In a prime demonstration of the third point, today I managed to scare the living daylights out of myself with one of my own characters. I know he’s fictitious, and logically, I know that I’m the ultimate decider of his actions, and yet I also know that given half a chance he will murder me in my sleep. Without a second thought, and without remorse.

    Today I believed my own lies, and tonight I will sleep with one eye open. And if you see a red-eyed man who looks like a marble statue in a casual suit and a T-shirt: run.



  • Meaningful Post Deferred

    I was going to write a meaningful post about my faith and coming into Christianity as an adult rather than being raised as such, but I am far too tired to make any sense on that front whatsoever. So I’m going to defer that post until another day and say: I love writing, I’m rocking NaNoWriMo, and because of this I have fictional serial killers on the brain. My life is paradox, and I’m okay with that. Good night!



  • Writing for Fun and Frustration

    or

    Why Am I Wrestling An Octopus Into A Mayonnaise Jar Again?

    “Writing a novel… is like wrestling an octopus into a mayonnaise jar.” –Attributed to Patti Hill.

    I think this quote describes the writing process perfectly (thank you @BA_Matthews for bringing it to my attention). It’s not impossible to wrestle an octopus into a mayonnaise jar. They’re squishy and can squeeze into small places easily. But they’re also slippery and will wriggle out of your grasp, especially if they’ve decided they don’t want to be in mayonnaise jars, thank you very  much. And we invariably come to a point where we wonder why we decided to try wrestling octopuses into mayonnaise jars in the first place (but are too stubborn to give up because now that we’ve started we’re going to damn well finish the job).

    I’m not sure what possesses us to write. I can’t quite say why, after two years, I’m still beating my manuscript into submission, but I am. What I do know is that I couldn’t stop if I tried. I can’t imagine not having half-edited chapters strewn across the house, not tapping furiously away on my computer, and not yelling at my characters for refusing to reveal some all-important element until part way through the third draft. I can’t imagine not living in this constant state of joyful exasperation.

    And perhaps that’s the point. The joyful exasperation. All the frustrations, hair-pulling, and setbacks come with visible progress, excitement, and growth as we learn our craft and our art. For us, the process of writing is at least as important as the finished product. We complain, we moan, we gnash our teeth… and we love every minute of it. In the end, when our octopus is firmly in its jar and sitting on the shelf, we’ll look at it and remember what an insane, wonderful time we had putting it there.

    That, is why we write.



  • And Now For Something Completely Different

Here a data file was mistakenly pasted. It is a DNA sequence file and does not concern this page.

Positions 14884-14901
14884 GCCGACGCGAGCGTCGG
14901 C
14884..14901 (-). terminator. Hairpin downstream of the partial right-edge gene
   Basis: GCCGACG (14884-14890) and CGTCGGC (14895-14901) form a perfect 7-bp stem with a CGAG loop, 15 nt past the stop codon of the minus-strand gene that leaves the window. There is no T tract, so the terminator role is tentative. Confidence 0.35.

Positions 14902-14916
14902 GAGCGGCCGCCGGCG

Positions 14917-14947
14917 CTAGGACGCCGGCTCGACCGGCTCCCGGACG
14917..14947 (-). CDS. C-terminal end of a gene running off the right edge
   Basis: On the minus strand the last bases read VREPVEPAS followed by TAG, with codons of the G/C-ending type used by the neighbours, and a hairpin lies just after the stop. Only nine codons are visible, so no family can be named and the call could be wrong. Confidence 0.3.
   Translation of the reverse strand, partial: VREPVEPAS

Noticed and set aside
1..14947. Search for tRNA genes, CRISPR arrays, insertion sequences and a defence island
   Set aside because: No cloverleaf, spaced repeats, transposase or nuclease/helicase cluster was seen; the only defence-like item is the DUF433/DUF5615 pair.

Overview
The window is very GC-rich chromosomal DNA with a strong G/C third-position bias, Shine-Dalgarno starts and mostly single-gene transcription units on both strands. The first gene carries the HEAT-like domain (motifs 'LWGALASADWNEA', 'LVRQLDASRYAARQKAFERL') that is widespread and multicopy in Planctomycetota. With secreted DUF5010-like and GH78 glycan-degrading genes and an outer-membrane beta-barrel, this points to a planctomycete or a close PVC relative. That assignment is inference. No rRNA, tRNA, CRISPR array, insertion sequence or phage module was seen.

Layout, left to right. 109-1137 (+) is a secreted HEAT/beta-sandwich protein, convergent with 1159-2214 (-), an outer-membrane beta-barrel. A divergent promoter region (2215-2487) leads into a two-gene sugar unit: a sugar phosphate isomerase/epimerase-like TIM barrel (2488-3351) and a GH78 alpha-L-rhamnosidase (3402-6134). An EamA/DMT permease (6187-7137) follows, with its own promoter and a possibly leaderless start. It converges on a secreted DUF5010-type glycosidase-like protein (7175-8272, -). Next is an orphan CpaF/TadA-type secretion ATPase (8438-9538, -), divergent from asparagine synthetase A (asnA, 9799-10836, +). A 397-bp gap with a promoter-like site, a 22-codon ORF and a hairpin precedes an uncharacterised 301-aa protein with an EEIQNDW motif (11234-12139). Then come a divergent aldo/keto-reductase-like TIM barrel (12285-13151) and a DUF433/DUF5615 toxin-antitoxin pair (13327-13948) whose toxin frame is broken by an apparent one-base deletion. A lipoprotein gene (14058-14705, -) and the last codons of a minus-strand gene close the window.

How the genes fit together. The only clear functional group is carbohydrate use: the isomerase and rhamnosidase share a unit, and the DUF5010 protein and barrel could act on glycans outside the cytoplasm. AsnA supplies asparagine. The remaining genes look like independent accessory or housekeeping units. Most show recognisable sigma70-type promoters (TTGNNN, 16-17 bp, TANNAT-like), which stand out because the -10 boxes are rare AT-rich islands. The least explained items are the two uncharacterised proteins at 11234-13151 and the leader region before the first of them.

We all have our writing routines. Some are more strict than others, some involve a particular setting or music, and some include what we’re reading when we’re not working. Sometimes we need these routines–and sometimes we need to abandon them for something completely different.

    My routine typically involves listening to no music whatsoever while working, and reading a similar genre to my own during leisure times to keep in the proper mindset. Recently, however, I hit a bit of a snag. The novel I’m up to the eyeballs editing and rewriting, Fallen Things, is urban fantasy (though I wonder sometimes if it isn’t more contemporary fantasy), so I’ve been reading a lot of urban fantasy. A good idea usually, but it wasn’t working this time.

    Whenever I sat down to work, I was annoyed with what I was writing. Whenever I went to relax with a book, I was annoyed with what I was reading. Whatever I was doing, I was annoyed, and I realized that I just wasn’t getting a break from anything, which wasn’t helpful. Something needed to change.

    A couple of things happened at once here: the first was that I was looking for some music that related to the character I was working on. While I usually find listening to music while writing distracting, I relate certain songs to certain characters and listen to those when I’m doing other things. This one, however, was being tricky. Nothing seemed to fit–until I abandoned the lyric-filled pop and rock music for Beethoven. It fit him so perfectly, and since I wasn’t trying to sing along with it, I could listen to it while I worked.

    The second thing was finding a selection of classic literature on sale three for ten dollars. Having two versions of the song Wuthering Heights, (Kate Bush and Pat Benatar), I thought I ought to actually read the book sometime. This was a complete departure from what I had been reading, and I loved it. For the first time in a while, it actually felt like I was giving my brain a break from the work I’d given it. I didn’t have to compare things like style and point of view because they weren’t  meant to follow the same guidelines.